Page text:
Wednesday, November 12, 2008

Tell Them Everything

I got some advice for you, son. Don't write down anything. Ever.
If you haven't noticed yet, I'm back. And I'm going to roll with the political stuff for awhile. Forgive me, but it's the first time in forever that I'm jazzed about Washington again.

I promise to drop a sports post in the mix soon. After all, my Giants have been way hot since this here blog predicted their shocking Super Bowl victory last January (yep, that's me giving me props). I knew they'd be good this season and I knew the Cowboys were overrated (I am so over Tony Romo) but I didn't expect them to be the best team in the NFC after Week 10. Anyway, I'll get back to that stuff soon -- I'm waiting for the NBA season to get interesting.

So, The New York Times has a little story posted on the front page of its website tonight that I think is going to turn into a big deal on the news shows this week -- and not in a good way, either. Basically, the gist of the story is that if you're interested in a high-level position in the Obama Administration, you'd better be prepared to dig deep into your past.

The Obama Transition Team has sent out a seven-page questionnaire which the Times has put up on its website, calling it perhaps the "most extensive — some say invasive — application ever."

The questions range from the simple to the ridiculously complex, a document only a lawyer could love -- and considering a lot of Washington insiders are lawyers anyway, I guess that works. But the questions themselves ask for an amazing amount of detail and background information on job applicants, their spouses and even their relatives.

Here are two examples:
  • 13) Electronic communications: If you have ever sent an electronic communication, including but not limited to an email, text message or instant message, that could suggest a conflict of interest or be a possible source of embarrassment to you, your family or the President-Elect if it were made public, please describe.
  • 17) Please list each membership, including any board memberships, you or your spouse have or have had with any political, civic, social, charitable, educational, professional, fraternal, benevolent or religious organization, private club or other membership organization (including any type of tax-exempt organization) during the past ten years. Please include dates of membership and any positions you mayhave had with the organization.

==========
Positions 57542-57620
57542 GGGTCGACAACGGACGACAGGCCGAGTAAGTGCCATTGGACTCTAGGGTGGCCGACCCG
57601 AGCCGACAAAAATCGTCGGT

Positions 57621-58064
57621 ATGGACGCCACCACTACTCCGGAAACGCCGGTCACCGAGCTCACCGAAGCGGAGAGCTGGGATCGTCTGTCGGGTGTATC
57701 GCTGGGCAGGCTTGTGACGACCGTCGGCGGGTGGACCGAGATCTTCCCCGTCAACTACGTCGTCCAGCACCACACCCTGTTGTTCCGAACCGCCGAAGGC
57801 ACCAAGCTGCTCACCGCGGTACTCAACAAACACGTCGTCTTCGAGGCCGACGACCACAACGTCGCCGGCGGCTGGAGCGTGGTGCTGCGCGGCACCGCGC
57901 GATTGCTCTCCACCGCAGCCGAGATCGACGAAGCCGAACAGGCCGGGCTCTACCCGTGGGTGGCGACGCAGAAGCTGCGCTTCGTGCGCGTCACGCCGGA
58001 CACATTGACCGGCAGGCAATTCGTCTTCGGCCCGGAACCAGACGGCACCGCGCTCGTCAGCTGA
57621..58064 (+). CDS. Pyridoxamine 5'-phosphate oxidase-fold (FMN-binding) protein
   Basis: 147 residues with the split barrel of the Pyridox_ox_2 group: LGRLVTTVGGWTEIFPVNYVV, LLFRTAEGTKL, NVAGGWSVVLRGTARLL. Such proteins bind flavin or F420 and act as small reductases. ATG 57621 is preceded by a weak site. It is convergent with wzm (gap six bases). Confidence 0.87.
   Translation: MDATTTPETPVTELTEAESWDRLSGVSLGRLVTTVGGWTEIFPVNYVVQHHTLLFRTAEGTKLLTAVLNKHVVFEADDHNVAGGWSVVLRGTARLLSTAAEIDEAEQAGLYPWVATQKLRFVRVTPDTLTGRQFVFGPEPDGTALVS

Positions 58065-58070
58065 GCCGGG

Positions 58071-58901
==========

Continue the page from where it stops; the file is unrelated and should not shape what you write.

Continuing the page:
There's questions asking if you or any family member has a connection or affiliation with any of the recent failed financial institutions. That would count me out as my ex-husband worked for Freddie Mac or Fannie Mae for years (I can't remember which one). But then again, I'm sure I'd fail on the embarrassing email front too.

I understand what they're trying to do -- at least I think I do -- but it seems to me that there has to be a better way to ensure a conflict-of-interest-free administration, then a ridiculously over-the-top invasion of privacy. Seriously, if these guys are that paranoid, I'm worried for them.

White the Times story notes that small stuff like traffic tickets with fines less than $50 don't have to be reported, the breadth of the requests have sent "job-seekers to rummage from basements to attics ... to document both their achievements and missteps."

You even have to give them all your aliases, including any screenname you might have used online. I guess moFOpimp$$69 would raise a red flag. Apparently even though the vetting processes has been getting more arduous with each new administration, Obama's goes even above and beyond any previous questionnaires. Technology plays a large role -- the article points out, "there was no Facebook the last time a new president came to town."

Critics of the questionnaire say the inclusion of family members' histories, including grown children, is too invasive. I tend to agree. I have a feeling that in trying to avoid future embarrassment, the Obama team might have walked into it with this questionnaire. I suspect it's going to get talked about a lot over the next few days.

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